September 2, 2014

More Blogging Good and Evil

Posted by: of Online Marketing Blog on 02/11/06

The Economist published an article this week on the threats and opportunities of blogs and bloggers, “Corporate reputations – The blog in the corporate machine“.

The Threat:

“The spread of “social mediaâ€? across the internet—such as online discussion groups, e-mailing lists and blogs—has brought forth a new breed of brand assassin, who can materialise from nowhere and savage a firm’s reputation.”

The Opportunity:

“Many big companies have been looking eagerly for ways to tailor their advertising to specific groups of consumers. They have found that web logs and internet discussion groups, which bring together people of similar interests, can help them turn hot links into cold cash. But besides trying to get out their message, companies are also learning that blogs can provide early warning signs of potential problems.”

Steve Rubel was also quoted in the article giving tips on how to use a blog for crisis communications, suggesting the creation of a “lockbox blog”.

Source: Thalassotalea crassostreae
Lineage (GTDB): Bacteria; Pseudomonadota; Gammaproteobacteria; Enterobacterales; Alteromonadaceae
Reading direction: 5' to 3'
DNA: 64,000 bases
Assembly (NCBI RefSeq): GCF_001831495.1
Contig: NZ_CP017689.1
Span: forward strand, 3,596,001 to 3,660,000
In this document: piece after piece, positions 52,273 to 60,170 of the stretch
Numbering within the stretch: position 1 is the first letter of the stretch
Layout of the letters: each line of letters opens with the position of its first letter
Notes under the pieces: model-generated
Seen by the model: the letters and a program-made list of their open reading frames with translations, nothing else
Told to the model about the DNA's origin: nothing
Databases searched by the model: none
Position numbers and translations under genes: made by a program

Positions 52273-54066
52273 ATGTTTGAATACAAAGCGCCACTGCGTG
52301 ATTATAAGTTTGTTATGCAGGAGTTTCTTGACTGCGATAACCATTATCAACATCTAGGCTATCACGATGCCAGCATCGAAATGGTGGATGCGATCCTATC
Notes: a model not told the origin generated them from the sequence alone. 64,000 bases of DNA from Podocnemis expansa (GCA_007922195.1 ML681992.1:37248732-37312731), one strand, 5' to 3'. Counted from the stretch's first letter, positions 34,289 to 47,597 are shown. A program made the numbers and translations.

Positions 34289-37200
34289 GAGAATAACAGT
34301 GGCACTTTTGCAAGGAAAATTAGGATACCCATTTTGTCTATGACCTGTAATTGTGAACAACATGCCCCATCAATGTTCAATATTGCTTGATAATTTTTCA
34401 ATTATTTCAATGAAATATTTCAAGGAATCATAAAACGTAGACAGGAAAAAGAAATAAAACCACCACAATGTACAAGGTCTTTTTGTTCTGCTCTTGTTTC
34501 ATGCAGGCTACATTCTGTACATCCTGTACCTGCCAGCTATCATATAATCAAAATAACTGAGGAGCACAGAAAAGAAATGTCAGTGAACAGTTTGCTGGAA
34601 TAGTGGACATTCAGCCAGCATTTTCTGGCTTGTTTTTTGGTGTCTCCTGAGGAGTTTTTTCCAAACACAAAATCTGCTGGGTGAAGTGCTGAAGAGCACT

Despite the attempt at describing pros and cons of consumer generated media and blogs in particular, the article doesn’t do justice to the many positive marketing, PR and branding benefits. Reputation management is not the only reason companies should pay attention to the blogosphere. Regardless, the article does draw more attention to blogging with an influential audience and that’s a good thing.

1 comment for More Blogging Good and Evil »

  1. This article is ten years too late. Where has the Economist been for the last decade.
    In 1999, Hawkesmere published ‘Managing Your reputation in Cyberspace’ written by me and the case studies where much better. Blogs did not figure that highly but the rest were all there. A year later I wrote a book to explain how to avoid getting into this mess in the first instance.
    And it is simply not true that you can’t see this sort of thing coming.
    The trouble with the companies is that they employ boys (aged male over 40 and who have never seen a wiki or read a PR text book) for a wo/men’s jobs.
    Weak kneed shareholders are to blame. They should look more closely at the people who look after corporate reputation and relationships and should fire the CEO’s who let the incompetent ones near the Board (sans bonus, severance and pension)

    Comment by David Phillips — February 14, 2006 @ 8:00 am

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